Accordingly, on mating of the plug 12 and receptacle 14 connector parts, the outer end surface of the pressure ring 26 initially contacts the outer end of the plug shell such that on further mating force being applied the springs on the bolts are placed into further compression until the maximum preset amount is reached. Also, at the same time, the garter spring moves toward and over the ridge 18 and finally rests on the back side of the ridge in locking relation for the connector.
When it is desired to disconnect the connector, the two parts are moved apart from one another in accordance with the arrows in FIG. 2, with sufficient force being applied to exceed that transverse resistance provided by the garter spring reacting with the ridge and modified by the force of the fine tuning springs according to the adjustment of the bolts 28.
When the connector parts are separated, the pressure ring 26 is positioned at its forwardmost partially covering the spring 20 and holding it within the slot 22. In particular, the front or forward face of the ring includes a continuous indentation 32 of concave curvature for fitting against the spring and which aids in holding the spring within the slot.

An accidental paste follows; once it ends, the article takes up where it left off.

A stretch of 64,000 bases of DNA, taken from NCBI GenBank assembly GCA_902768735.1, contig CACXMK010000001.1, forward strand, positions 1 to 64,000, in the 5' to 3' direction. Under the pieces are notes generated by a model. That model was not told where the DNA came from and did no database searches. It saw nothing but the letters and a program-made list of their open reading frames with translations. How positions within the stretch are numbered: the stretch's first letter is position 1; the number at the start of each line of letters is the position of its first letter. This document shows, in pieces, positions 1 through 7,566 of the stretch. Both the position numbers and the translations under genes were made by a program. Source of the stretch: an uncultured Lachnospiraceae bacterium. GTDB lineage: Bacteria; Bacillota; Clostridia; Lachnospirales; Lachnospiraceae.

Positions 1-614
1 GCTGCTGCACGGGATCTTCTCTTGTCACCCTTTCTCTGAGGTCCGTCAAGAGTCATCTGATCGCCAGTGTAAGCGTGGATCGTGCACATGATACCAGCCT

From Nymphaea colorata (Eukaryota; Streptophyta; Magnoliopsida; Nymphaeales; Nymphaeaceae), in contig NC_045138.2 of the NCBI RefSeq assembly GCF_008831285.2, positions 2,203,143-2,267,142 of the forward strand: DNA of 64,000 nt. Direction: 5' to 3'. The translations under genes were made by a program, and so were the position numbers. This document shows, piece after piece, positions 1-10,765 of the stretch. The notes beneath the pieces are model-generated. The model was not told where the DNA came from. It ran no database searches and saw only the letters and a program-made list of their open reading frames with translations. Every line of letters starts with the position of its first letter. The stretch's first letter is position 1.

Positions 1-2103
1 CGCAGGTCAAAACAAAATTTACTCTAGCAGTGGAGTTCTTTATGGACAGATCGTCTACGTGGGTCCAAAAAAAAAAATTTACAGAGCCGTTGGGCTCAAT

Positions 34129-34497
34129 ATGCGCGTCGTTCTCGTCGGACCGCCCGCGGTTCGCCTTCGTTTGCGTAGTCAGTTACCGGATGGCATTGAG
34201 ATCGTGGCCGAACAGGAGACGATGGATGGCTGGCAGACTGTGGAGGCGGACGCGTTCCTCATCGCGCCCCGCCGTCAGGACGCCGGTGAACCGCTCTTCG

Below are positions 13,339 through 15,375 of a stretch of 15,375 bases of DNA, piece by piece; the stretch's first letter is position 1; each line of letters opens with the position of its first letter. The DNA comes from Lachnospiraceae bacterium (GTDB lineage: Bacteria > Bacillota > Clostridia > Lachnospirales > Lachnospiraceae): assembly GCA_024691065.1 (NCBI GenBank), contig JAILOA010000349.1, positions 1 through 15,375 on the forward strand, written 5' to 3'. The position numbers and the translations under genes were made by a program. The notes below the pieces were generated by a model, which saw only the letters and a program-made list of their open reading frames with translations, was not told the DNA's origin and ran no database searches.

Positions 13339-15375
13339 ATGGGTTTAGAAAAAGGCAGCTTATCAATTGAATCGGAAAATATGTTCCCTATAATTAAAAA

More particularly as to operation of the described apparatus, in many systems, as fire control systems, it is necessary in an emergency that different parts of the system be electrically disconnected quickly and reliably. This is quite frequently accomplished by physically separating a releasable electrical connector, such as a plug and receptacle connector, that is located in an interconnection circuit between system parts. According to system design, it will be determined that such an electrical connector must separate to reliably interrupt the electric circuit upon application of a separating force exceeding some given design value by even a relatively small amount. The coaction of the garter spring 20 and finely tuned spring load on the pressure ring 26 as previously described assures that the release force is within the desired acceptable range including compensating for idiosyncracies of frictional engagement between connector parts.